“Rachel Dutton and her husband, Rob Olds, were visionary sculptors until they decided to give up making art a few years ago from a sense of environmental emergency. Dutton’s work, constructed from hay, mud and papier-mâché shaped around an armature, was like a hallucinatory dream-memory of our atavistic link with the animal world, evoking a pretechnological, more spiritual era when humans could merge their consciousness with animals and harmonize with nature. Olds’s works – I recall seeing a couple of homeless men hovering around a garbage can, all made from a lavalike substance that suggested the ruins of Pompeii – were like terrifying holograms of the coming environmental and social anarchy… Homesteading in a remote part of New Mexico, they had slowly altered their physical reality by progressively shedding their dependence on twentieth-century technologies, and devoting themselves instead to a simple, circumscribed life, attending to the daily matters of sustaining a desert existence and enjoying their activity as artists.

“Then came the letter. It stated that they were giving up everything, selling their land and studios, and using whatever money they had for a lengthy series of courses, in order to learn tracking and wilderness survival skills from a man called Tom Brown, Jr., in the Pine Barrens of New Jersey… By the time they had written me, they had already given away or destroyed all their sculptures and drawings, to release the energy bound up in the forms, and had canceled their forthcoming shows…

“When he was a boy, Brown was taught ancient survival practices, like how to make bows, clubs and arrowheads, and how to trap, track and stalk by an old Apache warrior and scout called “Grandfather,” who was born in the 1880s. Brown had started his tracking school in order to instruct people about how to survive without modern technological civilization, because of the vision of its destruction that Grandfather had received during a vision quest some time during the 1920s – much of which has already become reality. Part of Grandfather’s vision was composed of this message: “Earth is dying. The destruction of man is close, so very close, and we must all work to change that part of destruction.” There would be four warnings, or signs, which if heeded would offer humanity a chance to learn the lessons and, by changing its ways, alter its probable future. The first two warnings are famine and a disease born of monkeys, drugs and sex that will destroy mankind from the inside. The third warning is in the form of holes in the sky that cannot be healed. If at this point the decision to change has not been made, all will be lost. Then will ensue the final vision of destruction: the sky turns blood red, and all is poisoned. During this time, the earth will heal itself and man will die.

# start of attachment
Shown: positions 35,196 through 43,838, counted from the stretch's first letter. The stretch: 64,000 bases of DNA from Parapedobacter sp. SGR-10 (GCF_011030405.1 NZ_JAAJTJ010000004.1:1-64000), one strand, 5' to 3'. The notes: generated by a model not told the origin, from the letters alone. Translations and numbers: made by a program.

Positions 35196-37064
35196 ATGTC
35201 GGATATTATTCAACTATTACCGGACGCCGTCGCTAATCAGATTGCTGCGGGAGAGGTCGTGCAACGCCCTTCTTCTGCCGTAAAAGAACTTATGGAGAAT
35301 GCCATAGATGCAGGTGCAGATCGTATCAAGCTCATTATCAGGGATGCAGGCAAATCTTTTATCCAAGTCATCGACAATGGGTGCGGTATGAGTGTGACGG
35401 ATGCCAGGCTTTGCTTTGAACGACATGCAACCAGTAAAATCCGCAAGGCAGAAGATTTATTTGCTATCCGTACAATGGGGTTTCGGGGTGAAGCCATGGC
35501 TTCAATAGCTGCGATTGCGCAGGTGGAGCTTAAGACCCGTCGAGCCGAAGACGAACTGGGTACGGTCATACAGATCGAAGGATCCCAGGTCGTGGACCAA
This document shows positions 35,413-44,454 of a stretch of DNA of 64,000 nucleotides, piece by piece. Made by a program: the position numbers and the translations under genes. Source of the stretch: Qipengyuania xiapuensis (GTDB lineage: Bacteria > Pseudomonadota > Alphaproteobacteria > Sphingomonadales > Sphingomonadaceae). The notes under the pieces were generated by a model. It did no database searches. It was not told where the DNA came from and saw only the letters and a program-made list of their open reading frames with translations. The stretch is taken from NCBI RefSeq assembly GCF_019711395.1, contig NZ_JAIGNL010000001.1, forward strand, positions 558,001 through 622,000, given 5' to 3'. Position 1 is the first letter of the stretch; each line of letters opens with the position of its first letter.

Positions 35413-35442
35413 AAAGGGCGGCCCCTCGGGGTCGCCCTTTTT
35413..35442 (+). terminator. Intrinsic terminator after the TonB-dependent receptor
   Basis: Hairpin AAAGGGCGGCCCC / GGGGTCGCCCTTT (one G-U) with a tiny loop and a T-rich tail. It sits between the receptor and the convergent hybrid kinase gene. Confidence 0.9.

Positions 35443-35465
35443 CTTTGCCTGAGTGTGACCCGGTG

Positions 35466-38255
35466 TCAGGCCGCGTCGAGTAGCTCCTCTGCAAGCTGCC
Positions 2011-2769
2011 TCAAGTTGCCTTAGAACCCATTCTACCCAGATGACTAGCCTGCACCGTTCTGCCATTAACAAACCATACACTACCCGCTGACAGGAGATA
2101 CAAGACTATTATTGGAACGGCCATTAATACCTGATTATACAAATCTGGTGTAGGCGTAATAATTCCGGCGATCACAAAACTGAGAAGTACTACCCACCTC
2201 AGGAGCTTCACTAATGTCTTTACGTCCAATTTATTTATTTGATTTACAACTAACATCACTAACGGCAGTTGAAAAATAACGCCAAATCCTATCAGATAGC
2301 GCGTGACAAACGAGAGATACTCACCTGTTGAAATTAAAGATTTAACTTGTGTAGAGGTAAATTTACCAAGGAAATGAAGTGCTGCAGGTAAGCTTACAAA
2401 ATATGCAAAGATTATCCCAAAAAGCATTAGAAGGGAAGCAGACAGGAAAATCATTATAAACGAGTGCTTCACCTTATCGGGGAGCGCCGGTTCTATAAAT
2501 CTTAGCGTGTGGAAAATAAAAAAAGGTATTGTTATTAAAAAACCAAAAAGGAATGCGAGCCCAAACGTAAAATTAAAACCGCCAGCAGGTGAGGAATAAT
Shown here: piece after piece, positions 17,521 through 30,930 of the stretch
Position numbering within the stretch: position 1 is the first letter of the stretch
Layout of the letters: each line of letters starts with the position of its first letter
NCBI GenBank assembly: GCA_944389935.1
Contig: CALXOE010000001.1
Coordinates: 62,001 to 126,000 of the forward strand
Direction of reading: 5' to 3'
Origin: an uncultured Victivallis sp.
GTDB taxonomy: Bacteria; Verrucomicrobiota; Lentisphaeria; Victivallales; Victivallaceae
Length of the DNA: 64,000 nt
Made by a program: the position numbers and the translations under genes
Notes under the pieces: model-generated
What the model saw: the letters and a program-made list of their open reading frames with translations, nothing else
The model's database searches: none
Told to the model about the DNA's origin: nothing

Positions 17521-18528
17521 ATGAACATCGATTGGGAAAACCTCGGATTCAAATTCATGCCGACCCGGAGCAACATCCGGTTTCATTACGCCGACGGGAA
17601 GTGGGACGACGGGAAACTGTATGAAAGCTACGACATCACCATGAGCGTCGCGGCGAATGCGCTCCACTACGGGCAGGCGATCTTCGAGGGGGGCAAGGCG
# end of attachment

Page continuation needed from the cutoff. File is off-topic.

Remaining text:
Rob Olds: We went through a whole series of changes just cleaning up the actual physical living of our life. We turned off our refrigerator two and a half years ago, because refrigerators are monuments to ill-usage of energy on the planet. It’s made out of chemicals that hurt the ozone. It’s designed primarily for products of extractive agriculture; it’s for dairy products, it’s for meat, it’s for the kind of vegetables that are raised and shipped on trucks. And it’s all quite recent.

Rachel Dutton: Living on the prairie, in the context of the larger nature that has nothing to do with culture, we slowly started living life as an art. It’s as if washing dishes, if done with presence, is as much of an art form as painting a picture or making a sculpture.

Suzi Gablik: Did your desire to make the kind of art objects you had made before simply dwindle, and die out in you?

RD: It just faded away.

RO: Actually, when we were first on the Rio Grande, we walked down to the river and when I stopped there, I immediately thought, “I’m never going to carve another piece of sculpture again.”

SG: Let’s swing around to my generic question for these conversations, “How do we live, then, in a time of decline, or maybe even collapse, and what role does art have?”

RD: None.

RO: None. None.

RD: For me personally, making art was a powerful act, but it was a powerful act because I had no other access to anything more powerful. I had no access to making a daily life of prayer. If you can live your daily life as a prayer, it is inherently more powerful than going to your studio.

RD: We went to a lot of trouble to get rid of toxic things in our environment. We still have a car – that’s a tough one. We got rid of the refrigerator. We got rid of the camera. We gave it away, because we didn’t want to use photochemicals anymore to promote ourselves. That’s the end of your art career right there, if you have no more camera.

RO: The basic plan is to sell the house, and pay off the mortgage; and then we’re going to just live someplace as simply as we can… We’ve also realized that you don’t need all this stuff that we live with today. You don’t need to have a mortgage, to have a house that keeps you warm; you don’t need to have this infrastructure in order to have food. There is enough food in the wild to feed us if we are able to live with the earth…

RO: Hunter-gatherers are the apex of human civilization. We need to go back to that point. All else is a bastardization and a plague. We can’t assume what is comfortable for society, pick and choose. You’ve got to do it all the way, or not at all. Or we die.”

The actual interview is obviously much longer. If you want to read the whole thing there is a copy in the library or I can make a photocopy for you.